• We recommend this... for teenagers, especially if they are having a hard time. A quick summary This is a very empathetic book of information and advice for young people, ranging across all the everyday challenges of modern life for teenagers, and also discussing serious mental ill-health in a helpful way. It's straightforward, honest, funny and LGBTQ+ inclusive. We love it.
  • We suggest this... for any young child who feels shy or uncertain about speaking up or being themselves. (scroll down for more about the book)
  • We recommend this... for anyone interested in mindfulness, especially if you're tried it and found it uncomfortable, difficult or impractical in everyday life. A quick summary In Radical Compassion Tara Brach shares her very well-founded and practical approach to mindfulness. She shows how you can make mindfulness real and relevant in your everyday life - as it was always meant to be. Mindfulness is not only a practice for the spiritual seeker - it is a natural, simple (if not easy) way for anyone to feel more fully alive and connected. Brach shows how to make this happen in this very helpful book.
  • We recommend this... if you are feeling burned out, if you are fed up with friends, family or colleagues leaning too heavily on you or saying things you find hurtful, or if you feel like you don't know how to be yourself around other people. A quick summary Set Boundaries, Find Peace is a brisk and straightforward practical guide to how you can use 'boundaries' to improve your health and wellbeing. Many, many people have trouble with setting boundaries, and it is the common issue underlying lots of different personal and relationship difficulties. Nedra Tawwab sets out what healthy boundaries are, how to identify your own, and how to assert them. The book gives you specific examples of things you can say, which is very helpful because it can be hard to find the words if you didn't have role models for this when you were growing up. Tawwab also deals with how difficult setting boundaries can be - she explains how to deal with the challenges and the changes it creates in your relationships.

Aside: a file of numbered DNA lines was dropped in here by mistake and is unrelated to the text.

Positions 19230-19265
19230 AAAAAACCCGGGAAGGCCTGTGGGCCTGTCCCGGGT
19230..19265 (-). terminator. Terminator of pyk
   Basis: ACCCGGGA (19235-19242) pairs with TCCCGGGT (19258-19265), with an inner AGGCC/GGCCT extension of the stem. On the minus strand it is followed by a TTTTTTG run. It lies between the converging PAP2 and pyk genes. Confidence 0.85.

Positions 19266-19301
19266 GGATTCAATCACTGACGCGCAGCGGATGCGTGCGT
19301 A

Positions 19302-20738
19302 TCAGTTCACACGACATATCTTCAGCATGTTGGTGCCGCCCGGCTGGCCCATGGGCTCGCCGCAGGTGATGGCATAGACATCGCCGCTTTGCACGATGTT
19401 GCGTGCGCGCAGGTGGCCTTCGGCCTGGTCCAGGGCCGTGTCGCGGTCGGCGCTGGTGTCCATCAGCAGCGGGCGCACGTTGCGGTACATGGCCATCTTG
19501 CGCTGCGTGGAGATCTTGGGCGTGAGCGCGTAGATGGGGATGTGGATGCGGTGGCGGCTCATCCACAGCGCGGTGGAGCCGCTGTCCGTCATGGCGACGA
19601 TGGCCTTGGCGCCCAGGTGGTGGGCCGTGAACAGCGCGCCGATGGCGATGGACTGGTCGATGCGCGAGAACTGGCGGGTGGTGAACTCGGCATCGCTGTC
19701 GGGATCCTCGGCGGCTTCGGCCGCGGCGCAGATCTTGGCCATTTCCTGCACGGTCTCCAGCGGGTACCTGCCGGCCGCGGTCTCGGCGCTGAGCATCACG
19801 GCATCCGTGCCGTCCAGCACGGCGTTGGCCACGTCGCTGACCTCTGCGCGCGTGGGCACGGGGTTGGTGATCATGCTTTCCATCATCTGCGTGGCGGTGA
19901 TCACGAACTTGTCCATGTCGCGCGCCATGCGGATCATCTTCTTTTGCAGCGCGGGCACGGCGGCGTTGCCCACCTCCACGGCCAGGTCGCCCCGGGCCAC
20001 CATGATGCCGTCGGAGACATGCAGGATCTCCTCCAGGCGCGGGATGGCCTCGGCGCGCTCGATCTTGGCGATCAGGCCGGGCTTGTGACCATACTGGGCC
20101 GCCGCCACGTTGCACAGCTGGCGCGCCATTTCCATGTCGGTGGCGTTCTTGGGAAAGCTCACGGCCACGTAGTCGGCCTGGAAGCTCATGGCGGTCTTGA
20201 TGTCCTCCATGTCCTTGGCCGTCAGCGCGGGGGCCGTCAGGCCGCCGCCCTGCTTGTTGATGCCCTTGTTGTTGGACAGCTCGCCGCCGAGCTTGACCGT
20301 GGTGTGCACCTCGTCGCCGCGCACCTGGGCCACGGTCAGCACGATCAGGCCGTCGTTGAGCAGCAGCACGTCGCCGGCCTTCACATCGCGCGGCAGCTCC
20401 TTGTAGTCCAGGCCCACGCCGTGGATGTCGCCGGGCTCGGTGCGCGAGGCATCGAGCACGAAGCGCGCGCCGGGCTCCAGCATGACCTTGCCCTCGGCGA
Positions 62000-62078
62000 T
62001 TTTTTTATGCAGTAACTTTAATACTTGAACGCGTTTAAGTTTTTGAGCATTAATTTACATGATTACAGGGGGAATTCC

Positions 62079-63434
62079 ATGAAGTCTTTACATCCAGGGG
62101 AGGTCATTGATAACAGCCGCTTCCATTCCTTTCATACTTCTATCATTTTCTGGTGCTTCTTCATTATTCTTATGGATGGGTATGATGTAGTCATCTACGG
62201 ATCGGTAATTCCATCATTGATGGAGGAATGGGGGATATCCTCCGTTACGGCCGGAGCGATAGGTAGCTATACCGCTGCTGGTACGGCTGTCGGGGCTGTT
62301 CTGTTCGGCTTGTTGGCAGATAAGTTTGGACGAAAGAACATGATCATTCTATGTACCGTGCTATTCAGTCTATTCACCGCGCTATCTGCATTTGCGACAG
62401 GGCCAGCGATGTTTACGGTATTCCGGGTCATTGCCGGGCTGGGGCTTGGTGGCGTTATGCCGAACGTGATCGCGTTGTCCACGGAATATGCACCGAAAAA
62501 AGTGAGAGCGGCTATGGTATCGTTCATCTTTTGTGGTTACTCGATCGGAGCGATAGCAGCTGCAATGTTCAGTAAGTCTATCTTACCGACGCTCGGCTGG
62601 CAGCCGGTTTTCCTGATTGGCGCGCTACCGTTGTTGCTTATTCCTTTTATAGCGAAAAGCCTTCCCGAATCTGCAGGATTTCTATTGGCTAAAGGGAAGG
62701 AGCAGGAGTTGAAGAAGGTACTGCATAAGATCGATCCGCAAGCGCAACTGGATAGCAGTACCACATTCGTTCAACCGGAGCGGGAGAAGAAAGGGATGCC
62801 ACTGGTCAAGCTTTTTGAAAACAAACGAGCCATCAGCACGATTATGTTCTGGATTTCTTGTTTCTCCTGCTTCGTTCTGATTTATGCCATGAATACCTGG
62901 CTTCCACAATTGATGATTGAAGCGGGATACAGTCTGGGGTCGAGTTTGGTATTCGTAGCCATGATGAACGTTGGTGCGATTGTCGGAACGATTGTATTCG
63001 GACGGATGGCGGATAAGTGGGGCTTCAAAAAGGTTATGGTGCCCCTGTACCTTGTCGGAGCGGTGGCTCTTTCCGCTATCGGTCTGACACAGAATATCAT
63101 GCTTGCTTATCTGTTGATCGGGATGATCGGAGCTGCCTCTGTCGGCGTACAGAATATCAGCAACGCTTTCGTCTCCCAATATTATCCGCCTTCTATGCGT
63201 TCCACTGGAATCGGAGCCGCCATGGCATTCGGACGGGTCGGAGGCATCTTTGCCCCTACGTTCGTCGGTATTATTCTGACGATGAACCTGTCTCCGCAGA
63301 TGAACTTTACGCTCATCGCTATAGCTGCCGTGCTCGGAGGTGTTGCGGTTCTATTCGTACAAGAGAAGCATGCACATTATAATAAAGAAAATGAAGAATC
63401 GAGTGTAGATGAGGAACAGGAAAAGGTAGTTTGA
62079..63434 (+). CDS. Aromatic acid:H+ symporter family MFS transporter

• Shame

    £14.99
    We recommend this... if you are dogged by feelings of shame, regret or self-reproach, if you dread getting things wrong so much that it puts you off trying, or you spend buckets of energy trying to make everything perfect. A quick summary Shame by Dr Joseph Burgo explains how shame appears in a range of disguises, from social anxiety, self-hatred and addiction, to a sense of superiority and contempt for others. As a psychotherapist, Burgo offers a deep understanding of where these feelings begin, and how they affect everyday life. He sets out how anyone can become 'shame resilient' - not by avoiding shame, but by understanding it, and changing how you respond when those feelings come up. This is a really good book - very wise, readable and practical, and dealing with a vital issue that has such an impact on health and wellbeing.